A report to improve the conduct of parliament and the press was approved by unanimous consensus.
By Marina Stojanovska for Southeast European Times in Skopje -- 30/08/13
Borce Davitkovski, president of the ad hoc commission of inquiry, announces the results of its work. [Tomislav Georgiev/SETimes]
The Macedonian government's decision to sign off on a commission report that closes the inquiry into a raucous parliament protest allows the country to continue the EU integration process, analysts said.
The Commission of Inquiry was created in March to sort out the events in parliament of last December, when parliamentary security ejected the opposition MPs during a heated debate on the state budget. In the chaos, security also cleared out journalists, which in turn led to an opposition boycott.
The commission's report includes 11 recommendations to improve the work of parliament; these are to be implemented by a special parliamentary commission.
They include specifying a procedure to adopt the state budget; open a dialogue with journalists about acceptable working methods to ensure greater transparency; and separate the jurisdiction of parliamentary security from interior ministry officers.
EU Enlargement Commissioner Stefan Fule, whose mediation led to an agreement in March that provided for establishing the commission, welcomed the conclusion of the commission's work and the unanimous consensus it reached on the final report.
"This shows that constructive solutions can be found, with political will, through dialogue and compromise. I look forward to the follow-up and implementation of the recommendations contained in the report, as well as of the rest of the March 1st political agreement," Fule said in a written statement.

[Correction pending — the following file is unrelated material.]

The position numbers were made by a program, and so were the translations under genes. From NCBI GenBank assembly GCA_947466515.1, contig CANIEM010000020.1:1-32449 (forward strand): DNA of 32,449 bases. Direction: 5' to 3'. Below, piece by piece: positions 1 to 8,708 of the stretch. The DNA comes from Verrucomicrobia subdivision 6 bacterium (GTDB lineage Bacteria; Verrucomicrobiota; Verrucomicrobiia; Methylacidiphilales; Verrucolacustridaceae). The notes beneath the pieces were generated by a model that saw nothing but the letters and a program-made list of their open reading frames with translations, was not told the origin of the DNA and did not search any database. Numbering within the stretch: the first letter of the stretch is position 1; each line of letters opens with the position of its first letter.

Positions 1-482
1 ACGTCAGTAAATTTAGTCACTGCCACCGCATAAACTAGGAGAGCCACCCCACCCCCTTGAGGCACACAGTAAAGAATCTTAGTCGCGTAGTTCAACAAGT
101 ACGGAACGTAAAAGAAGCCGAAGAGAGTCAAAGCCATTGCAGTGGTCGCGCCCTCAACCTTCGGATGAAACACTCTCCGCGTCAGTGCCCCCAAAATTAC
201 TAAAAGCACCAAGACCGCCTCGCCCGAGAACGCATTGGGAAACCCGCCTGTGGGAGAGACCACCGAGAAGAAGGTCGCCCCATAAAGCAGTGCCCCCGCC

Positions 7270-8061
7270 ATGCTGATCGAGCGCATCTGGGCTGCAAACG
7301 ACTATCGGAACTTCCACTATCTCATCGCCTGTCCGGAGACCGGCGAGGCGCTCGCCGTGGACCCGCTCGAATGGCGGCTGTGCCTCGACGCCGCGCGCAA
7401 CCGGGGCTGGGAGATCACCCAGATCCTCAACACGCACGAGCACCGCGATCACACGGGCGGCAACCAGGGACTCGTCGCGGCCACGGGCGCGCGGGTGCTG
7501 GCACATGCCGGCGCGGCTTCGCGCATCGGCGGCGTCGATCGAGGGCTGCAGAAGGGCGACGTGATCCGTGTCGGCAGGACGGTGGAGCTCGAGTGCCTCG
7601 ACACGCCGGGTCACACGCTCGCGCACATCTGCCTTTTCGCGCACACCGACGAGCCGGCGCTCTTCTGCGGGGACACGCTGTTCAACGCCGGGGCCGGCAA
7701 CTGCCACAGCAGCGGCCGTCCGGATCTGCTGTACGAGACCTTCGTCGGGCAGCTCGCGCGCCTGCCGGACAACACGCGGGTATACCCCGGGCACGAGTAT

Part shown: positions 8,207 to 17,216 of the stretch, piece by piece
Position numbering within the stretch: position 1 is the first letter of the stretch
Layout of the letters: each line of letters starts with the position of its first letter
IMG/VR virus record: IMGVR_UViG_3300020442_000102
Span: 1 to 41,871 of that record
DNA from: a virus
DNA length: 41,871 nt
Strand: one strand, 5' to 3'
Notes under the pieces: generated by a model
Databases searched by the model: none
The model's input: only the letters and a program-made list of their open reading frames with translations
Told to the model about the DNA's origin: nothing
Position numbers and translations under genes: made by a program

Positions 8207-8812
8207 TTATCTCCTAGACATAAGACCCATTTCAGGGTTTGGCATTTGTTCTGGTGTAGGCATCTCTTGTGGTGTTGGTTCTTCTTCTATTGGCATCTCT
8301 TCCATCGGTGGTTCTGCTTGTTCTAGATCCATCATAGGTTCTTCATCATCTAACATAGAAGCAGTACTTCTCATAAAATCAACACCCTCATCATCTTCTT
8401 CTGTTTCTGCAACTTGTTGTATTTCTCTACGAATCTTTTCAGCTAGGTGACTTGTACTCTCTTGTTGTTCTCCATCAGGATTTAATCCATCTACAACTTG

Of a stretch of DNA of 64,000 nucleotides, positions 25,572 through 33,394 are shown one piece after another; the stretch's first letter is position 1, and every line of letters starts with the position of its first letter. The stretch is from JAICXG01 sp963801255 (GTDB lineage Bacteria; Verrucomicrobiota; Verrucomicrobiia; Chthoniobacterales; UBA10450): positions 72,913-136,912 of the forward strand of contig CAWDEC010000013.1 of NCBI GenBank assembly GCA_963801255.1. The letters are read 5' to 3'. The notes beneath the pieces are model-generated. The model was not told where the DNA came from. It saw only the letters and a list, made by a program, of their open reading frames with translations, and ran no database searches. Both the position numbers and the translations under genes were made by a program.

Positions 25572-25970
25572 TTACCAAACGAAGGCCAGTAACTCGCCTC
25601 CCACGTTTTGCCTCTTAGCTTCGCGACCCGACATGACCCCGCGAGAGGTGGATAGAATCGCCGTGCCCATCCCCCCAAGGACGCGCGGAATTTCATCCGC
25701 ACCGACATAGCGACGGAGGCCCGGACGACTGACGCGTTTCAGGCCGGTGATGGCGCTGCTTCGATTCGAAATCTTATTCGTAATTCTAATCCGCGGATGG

The achieved result helped address the pressing domestic political issues, but it also shows that EU integration continues to be important to all political parties, Fule added.
The EU's recommendations for Macedonia's EU accession, to be published in October, depended on a positive outcome of the commission.
Commission President Borce Davitkovski said he was right to be optimistic about harmonising the commission members' views despite huge initial differences.
"The fact that the two political parties VMRO-DPMNE and SDSM found the strength to obtain a final solution is a great step for Macedonia towards EU integration," Davitkovski told SETimes.
Davitkovski said the result is proof of the political leaders' democratic capacity, which put aside narrow political interests for the benefit of the country.
"The implementation of the recommendations from this agreement that includes amendments of the parliamentary rules and procedures and the Law of Parliament are in the interest of us all, in the interest of the development of the democracy as is appropriate for a European country," Davitkoski added.
A different outcome would have been disastrous for Macedonia's EU integration process, according to Mersel Biljali, professor of international law at FON University in Skopje.
"We would have risked the recommendation for the initiation of EU negotiations unless reason and the interests of the country prevailed. That could have increased EU skepticism. Now, this [development] will give a positive impetus to the other issues that Macedonia needs to accomplish in order to obtain a positive report from the European Commission this fall," Biljali told SETimes.
What can Macedonia do to ensure the commission recommendations are implemented? Add your opinion to the comments section.